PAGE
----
The effects of friend group influence on adolescents’ nonsuicidal self-injury could either be a result of contagion, such that adolescents self-injure as a result of their friends’ influences, or a result of selection effects, such that adolescents who self-injure foster close connections with similar peers.15 Overall, the study shows how peer socialization and selection play a role in nonsuicidal self-injury, highlighting a potentially harmful aspect of friendship groups.

Friendship group identification and self-concept

Much research has shown that adolescents’ positions in peer networks are related to indicators of social competence, such as loneliness, aggression, and general self-concept.16 However, few studies have looked at how such indicators relate to adolescents’ subjective perceptions of their social positioning. After all, friendship groups are important for adolescent development, as they serve as a reference point for evaluating oneself and others.

The researchers asked 114 British adolescents to complete a questionnaire, rating their degree of identification with their friendship group and their self-concept across academic and non-academic domains of self.16 The adolescents also reported their experiences of a variety of developmental tasks: personal tasks such as accepting bodily changes; relational tasks such as establishing close relationships with others; and socio-institutional tasks such as completing school. The developmental tasks were based on prior research findings that adolescents who perceived highest levels of similarity between themselves and other group members reported the most positive experiences of personal and relational tasks.

The researchers found that participants who highly identified with their friendship group reported the highest levels of self-esteem.16 Additionally, the differences between those with low and high identifiers were most pronounced when it came to non-academic self-concepts, as the majority of adolescents’ friendship groups are based in the school environment. High identifiers also reported more positive experiences with personal and relational developmental tasks, as predicted.

The study’s findings have important implications for current understandings of adolescents’ self-evaluations, but also present an issue.16 Several social identity theories claim that group membership contributes primarily to collective, rather than individual, aspects of self. However, this study’s finding that friendship group identification predicts domain-specific self-esteem suggests a need to shift away from collective self-esteem to individual self-esteem, especially as it relates to adolescent friendship groups.

Related TDL Content

Can borrowing bring us together?

You might easily agree to lend your friends some money without much thought. However, some say lending can complicate and damage the quality of friendships. Our editor sat down to discuss financial lending with behavioral scientists Laura Straeter and Jessica Exton. Read through the interview to discover if lending is worth the risk and social norms might play a role.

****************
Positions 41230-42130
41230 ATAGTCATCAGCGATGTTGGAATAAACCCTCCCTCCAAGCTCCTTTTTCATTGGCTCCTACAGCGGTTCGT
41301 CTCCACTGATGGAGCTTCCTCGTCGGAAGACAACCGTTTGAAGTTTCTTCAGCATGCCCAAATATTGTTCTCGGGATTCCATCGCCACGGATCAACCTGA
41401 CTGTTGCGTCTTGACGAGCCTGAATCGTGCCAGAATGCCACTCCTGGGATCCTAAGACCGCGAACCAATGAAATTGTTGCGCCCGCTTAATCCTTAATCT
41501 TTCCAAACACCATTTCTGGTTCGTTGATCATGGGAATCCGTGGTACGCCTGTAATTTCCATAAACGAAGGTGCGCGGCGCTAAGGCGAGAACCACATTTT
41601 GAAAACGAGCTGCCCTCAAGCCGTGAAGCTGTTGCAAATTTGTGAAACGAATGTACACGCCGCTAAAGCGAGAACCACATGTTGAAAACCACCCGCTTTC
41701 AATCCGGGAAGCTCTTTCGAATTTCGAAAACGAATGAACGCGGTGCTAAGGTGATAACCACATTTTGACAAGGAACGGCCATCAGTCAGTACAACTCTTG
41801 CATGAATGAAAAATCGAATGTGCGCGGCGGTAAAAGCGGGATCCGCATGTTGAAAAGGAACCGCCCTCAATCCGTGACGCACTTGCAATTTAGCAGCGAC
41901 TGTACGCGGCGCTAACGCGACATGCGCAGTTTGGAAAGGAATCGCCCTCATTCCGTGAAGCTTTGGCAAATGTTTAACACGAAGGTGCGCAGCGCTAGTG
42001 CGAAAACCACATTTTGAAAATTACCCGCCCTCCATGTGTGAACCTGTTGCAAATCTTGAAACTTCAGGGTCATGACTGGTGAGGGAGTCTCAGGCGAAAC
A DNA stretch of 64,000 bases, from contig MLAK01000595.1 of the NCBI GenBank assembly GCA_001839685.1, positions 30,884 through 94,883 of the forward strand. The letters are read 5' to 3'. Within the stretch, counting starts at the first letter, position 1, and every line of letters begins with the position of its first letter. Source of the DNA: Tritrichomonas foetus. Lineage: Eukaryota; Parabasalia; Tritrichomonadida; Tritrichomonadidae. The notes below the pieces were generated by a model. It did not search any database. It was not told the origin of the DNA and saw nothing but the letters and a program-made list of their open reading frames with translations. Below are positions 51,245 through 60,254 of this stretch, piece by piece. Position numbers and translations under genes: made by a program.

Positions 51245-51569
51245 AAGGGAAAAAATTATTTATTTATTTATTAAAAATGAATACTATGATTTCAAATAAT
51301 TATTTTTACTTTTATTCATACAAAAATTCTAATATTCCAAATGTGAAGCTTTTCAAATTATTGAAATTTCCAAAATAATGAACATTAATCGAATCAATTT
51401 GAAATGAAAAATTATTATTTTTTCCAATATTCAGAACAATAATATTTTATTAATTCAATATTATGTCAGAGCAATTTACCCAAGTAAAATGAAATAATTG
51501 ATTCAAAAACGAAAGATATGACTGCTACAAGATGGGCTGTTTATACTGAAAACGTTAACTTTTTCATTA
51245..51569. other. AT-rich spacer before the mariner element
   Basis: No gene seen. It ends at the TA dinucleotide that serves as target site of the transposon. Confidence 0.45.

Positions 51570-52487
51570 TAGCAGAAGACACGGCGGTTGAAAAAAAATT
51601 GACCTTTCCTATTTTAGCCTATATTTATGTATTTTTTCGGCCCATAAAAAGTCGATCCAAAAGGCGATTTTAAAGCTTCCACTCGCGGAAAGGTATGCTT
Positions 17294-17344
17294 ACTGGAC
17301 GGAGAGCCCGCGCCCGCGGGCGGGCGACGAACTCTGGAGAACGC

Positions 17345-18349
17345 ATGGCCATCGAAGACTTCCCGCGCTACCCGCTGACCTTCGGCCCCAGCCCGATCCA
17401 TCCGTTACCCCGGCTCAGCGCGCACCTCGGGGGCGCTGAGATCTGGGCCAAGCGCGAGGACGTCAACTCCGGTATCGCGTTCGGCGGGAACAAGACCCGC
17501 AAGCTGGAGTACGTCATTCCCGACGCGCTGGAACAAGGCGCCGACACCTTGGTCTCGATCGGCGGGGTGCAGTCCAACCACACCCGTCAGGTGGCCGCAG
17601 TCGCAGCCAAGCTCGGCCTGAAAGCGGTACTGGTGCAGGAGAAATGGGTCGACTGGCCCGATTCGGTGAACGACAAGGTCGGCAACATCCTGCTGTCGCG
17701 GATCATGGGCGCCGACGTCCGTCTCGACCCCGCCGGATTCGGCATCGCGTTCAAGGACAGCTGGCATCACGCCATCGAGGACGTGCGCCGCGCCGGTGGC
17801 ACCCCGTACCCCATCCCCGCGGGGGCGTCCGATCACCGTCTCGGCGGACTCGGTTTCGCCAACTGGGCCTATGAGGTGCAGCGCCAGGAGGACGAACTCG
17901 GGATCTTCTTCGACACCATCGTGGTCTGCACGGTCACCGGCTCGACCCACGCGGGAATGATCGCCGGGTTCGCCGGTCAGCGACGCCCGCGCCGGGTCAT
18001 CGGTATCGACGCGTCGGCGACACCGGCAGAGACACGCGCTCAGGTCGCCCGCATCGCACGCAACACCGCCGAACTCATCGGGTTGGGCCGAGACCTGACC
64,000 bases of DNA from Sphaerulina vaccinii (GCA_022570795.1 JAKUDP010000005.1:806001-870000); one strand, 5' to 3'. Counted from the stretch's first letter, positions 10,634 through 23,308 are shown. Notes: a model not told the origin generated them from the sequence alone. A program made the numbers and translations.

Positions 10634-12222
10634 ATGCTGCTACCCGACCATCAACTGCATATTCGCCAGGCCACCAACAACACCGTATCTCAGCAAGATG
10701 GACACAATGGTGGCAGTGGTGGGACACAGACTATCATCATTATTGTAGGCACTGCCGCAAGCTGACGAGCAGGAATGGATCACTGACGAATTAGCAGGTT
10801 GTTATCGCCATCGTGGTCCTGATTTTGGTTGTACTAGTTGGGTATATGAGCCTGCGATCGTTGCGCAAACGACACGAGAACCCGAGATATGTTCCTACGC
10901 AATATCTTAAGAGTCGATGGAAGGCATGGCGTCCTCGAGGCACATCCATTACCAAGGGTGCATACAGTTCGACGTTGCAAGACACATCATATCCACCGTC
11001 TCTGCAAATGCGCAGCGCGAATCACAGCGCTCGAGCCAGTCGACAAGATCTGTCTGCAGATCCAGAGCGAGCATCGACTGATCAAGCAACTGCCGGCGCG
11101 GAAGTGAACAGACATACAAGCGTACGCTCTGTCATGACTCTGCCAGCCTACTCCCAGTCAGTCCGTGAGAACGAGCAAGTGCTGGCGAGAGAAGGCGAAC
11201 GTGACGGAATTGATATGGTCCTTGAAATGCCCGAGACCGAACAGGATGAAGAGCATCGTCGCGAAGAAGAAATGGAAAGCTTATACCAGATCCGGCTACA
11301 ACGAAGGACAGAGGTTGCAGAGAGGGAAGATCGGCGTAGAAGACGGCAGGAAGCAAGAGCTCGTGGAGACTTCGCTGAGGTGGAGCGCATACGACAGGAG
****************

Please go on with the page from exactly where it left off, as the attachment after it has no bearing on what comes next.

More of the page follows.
Social norms

As discussed in the interview above, social norms of mutual care govern friendships, which is why we may feel inclined to lend money to our friends. But what exactly are social norms, and how do they exert their influence on our actions? Take a look through this article outlining the effects of social norms, why they’re important, and how we can sometimes avoid falling prey.


  1. Miller, R. S. (2018). Intimate Relationships. McGraw Hill.
  2. Coan, J. A., & Sbarra, D. A. (2015). Social baseline theory: The social regulation of risk and effort. Current Opinion in Psychology, 1, 87-91.
  3. Adams, R. G., & Blieszner, R. (1994). An integrative conceptual framework for friendship research. Journal of Social and Personal Relationships, 11(2), 163-184.
  4. Marmaros, D., & Sacerdote, D. (2006). How do friendships form? The Quarterly Journal of Economics, 121(1), 79-119.
  5. Johnsen, E. C. (1986). Structure and process: Agreement models for friendship formation. Social Networks, 8(3), 257-306.
  6. Holmberg, D., & Blair, K. L. (2016). Dynamics of perceived social network support for same-sex versus mixed-sex relationships. Personal Relationships, 23(1), 62-83.
  7. Aday, R. H., Kehoe, G. C., & Farney, L. A. (2006). Impact of senior center friendships on aging women who live alone. Journal of Women & Aging, 18(1), 57-53.
  8. Plummer, D. L., Torres Stone, R., Powell, L., & Allison, J. (2016). Patterns of adult cross-racial friendships: A context for understanding contemporary race relations. Cultural Diversity and Ethnic Minority Psychology, 22(4), 479-494.
  9. Shiota, M. N., & Kalat, J. W. (2017). Oxford University Press.
  10. Osgood, D. W., Feinberg, M. E., Wallace, L. N., & Moody, J. (2014). Friendship group position and substance use. Addictive Behaviors, 39(5), 923-933.
  11. Gardner, M., & Steinberg, L. (2005). Peer influence on risk taking, risk preference, and risky decision making in adolescence and adulthood: An experimental study. Developmental Psychology, 41(4), 625-635.
  12. Robinson, K., Garisch, J. A., Kingi, T., Brocklesby, M., O’Connell, A., Langlands, R. L. … & Wilson, M. S. (2018). Reciprocal risk: The longitudinal relationship between emotion regulation and non-suicidal self-injury in adolescents. Journal of Abnormal Child Psychology, 47(2), 325-332.
  13. Cero, I., & Witte, T. K. (2020). Assortativity of suicide-related posting on social media. American Psychologist, 75(3), 365-379.
  14. Hooley, J. M., & Franklin, J. C. (2018). Why do people hurt themselves? A new conceptual model of nonsuicidal self-injury. Clinical Psychological Science, 6(3), 428-451.
  15. You, J., Lin, M. P., Fu, K., & Leung, F. (2013). The best friend and friendship group influence on adolescent nonsuicidal self-injury. Journal of Abnormal Child Psychology, 41, 993-1004.
  16. Tarrant, M., MacKenzie, L., & Hewitt, L. A. (2006). Friendship group identification, multidimensional self-concept, and experience of developmental tasks in adolescence. Journal of Adolescence, 29(4), 627-640.